I grinned at Alex, who just glared back, before taking a closer look at the revealed room.

It wasn’t that big, but the small sports car fit inside with room for another of the same size. Other than that, it was featureless, just a dull concrete box, more like a personal garage than anything else. Who would bother making a secret garage…inside a garage?

“What do you see?” Alex asked. He was keeping his light off for the moment.

“Just the car. C’mon, let’s get a closer look.”

The angel illuminated the cubicle enough so that the others could see and avoid the car, but not disrupt my own vision too much. I peered inside; the glare made it a little hard to see, but it seemed empty.

“The place is empty,” Jarasax noted. “Unless you guys see another secret door.”

“Never hurts to check,” Anders insisted as he stepped into the room. “You want to help me with the wall?”

Then the car roared to life.

“What the—” I whipped my gun around, but it was far too late. The car sped backwards, tires squealing and leaving the scent of burnt rubber, and throwing up sparks from where the vehicle scraped against the too-close wall.

Before we could even think about following, the secret door thudded shut, whatever mechanism that kept it open against gravity disabled remotely by the fleeing renegades.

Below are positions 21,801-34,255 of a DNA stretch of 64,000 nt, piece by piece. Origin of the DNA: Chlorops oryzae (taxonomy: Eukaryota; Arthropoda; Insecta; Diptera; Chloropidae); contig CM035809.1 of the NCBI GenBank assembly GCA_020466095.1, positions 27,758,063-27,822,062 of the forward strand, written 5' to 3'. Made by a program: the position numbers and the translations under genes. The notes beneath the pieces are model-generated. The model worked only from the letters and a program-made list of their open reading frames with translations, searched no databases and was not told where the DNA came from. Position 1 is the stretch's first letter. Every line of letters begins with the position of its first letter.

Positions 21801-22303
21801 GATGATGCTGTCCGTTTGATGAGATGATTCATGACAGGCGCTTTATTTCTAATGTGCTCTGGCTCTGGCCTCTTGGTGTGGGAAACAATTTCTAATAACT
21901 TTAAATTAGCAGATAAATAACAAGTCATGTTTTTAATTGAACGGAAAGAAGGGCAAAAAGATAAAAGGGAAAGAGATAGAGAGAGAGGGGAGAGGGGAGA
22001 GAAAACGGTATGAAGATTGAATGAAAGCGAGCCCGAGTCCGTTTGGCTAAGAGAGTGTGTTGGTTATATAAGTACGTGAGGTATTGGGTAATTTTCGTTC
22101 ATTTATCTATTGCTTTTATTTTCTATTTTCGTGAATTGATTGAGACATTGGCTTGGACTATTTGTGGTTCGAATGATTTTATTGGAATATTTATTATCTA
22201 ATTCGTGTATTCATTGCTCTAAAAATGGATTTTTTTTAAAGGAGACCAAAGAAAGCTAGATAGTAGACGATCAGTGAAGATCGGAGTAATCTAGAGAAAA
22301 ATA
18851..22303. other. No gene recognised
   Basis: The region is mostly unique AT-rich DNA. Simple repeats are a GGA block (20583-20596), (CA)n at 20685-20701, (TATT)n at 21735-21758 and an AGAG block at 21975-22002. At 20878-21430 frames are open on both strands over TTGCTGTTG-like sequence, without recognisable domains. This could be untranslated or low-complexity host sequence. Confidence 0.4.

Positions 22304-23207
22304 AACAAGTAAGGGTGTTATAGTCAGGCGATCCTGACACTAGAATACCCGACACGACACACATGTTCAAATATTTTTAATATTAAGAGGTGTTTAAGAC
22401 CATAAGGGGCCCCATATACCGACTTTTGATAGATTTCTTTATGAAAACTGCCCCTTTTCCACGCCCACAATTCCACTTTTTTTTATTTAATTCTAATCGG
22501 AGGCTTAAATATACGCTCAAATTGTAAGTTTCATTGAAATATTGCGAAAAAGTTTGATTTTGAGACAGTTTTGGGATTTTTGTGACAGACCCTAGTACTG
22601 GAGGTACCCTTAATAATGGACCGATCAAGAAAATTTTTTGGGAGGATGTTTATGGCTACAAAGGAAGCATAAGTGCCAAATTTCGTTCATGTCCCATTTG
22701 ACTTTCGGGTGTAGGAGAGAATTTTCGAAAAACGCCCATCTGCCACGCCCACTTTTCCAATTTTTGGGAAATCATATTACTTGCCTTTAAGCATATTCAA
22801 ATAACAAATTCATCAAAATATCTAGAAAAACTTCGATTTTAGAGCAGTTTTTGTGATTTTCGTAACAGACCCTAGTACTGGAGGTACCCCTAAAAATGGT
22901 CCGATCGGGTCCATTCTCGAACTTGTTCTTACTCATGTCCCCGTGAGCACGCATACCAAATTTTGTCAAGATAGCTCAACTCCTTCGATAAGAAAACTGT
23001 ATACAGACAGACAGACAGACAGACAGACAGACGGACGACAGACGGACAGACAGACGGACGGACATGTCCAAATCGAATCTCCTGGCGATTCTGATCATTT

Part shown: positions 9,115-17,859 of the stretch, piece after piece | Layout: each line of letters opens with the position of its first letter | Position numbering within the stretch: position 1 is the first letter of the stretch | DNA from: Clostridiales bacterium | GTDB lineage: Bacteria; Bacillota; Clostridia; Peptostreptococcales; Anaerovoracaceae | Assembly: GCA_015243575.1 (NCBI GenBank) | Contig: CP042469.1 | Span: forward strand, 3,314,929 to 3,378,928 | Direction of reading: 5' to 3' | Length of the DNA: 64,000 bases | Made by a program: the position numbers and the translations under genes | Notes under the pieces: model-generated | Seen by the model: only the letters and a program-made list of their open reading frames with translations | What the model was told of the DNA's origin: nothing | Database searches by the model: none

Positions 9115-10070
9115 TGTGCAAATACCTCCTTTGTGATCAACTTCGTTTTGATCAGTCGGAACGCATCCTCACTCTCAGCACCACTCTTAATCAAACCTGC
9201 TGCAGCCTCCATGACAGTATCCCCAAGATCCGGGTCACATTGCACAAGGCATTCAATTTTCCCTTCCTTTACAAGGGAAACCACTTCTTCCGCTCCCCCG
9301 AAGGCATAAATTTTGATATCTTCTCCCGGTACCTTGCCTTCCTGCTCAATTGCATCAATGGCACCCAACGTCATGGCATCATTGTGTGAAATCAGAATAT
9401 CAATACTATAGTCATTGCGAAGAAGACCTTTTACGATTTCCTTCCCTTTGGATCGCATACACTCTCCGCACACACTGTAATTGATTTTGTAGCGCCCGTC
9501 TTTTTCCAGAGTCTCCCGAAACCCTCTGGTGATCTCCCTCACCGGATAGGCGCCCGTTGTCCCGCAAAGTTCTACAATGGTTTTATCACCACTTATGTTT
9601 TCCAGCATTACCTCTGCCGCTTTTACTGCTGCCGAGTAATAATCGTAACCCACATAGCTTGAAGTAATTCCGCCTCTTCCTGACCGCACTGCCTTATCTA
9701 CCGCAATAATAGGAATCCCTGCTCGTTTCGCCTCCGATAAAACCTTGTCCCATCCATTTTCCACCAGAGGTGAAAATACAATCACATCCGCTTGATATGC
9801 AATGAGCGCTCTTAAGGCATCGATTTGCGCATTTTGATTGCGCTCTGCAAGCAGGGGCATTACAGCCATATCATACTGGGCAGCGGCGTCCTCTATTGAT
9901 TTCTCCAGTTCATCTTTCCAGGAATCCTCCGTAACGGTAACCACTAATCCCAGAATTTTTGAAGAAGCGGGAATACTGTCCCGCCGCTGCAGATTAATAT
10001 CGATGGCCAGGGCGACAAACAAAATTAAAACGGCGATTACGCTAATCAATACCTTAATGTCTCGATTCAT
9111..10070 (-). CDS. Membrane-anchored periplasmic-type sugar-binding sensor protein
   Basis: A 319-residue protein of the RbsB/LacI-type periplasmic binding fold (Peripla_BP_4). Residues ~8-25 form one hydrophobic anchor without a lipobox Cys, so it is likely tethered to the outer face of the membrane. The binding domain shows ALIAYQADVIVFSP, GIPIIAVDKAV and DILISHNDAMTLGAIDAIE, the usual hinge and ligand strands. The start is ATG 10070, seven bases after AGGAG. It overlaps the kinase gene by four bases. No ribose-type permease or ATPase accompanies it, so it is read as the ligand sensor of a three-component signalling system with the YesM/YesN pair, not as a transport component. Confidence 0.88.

I slammed my fist against the wall, but I may as well have been throwing butterflies at it for all the good it did.

“De întunericul dintr-o noapte cu lună și fără nici stele, pătat cu sângele nevinovat, și urmarita de morți,” I hissed. “Sânge și umbra, I should have seen this coming.”

Alex set his skin glowing slightly, just enough to illuminate most of the room. “It was just bad luck all around. Don’t worry too much about it. Worry about how we can get out.”

I checked my phone; no reception. Of course. We were in a concrete box underground, the only way to get any reception in here would be with a wired cell relay. Obviously, there weren’t any.

“Not seeing any switches,” Flynn reported. “Or anything, really.”

He was right. The walls were completely bare. There wasn’t even a light in the ceiling.

I sighed. “Keep looking anyway,” I insisted. “We need to get out of here as soon as possible. Who knows how long the air will last.”

It took an hour for some nearby ‘sarians to come find us and let us out.

By that time, the renegades were long gone.

Behind the Scenes (scene 193)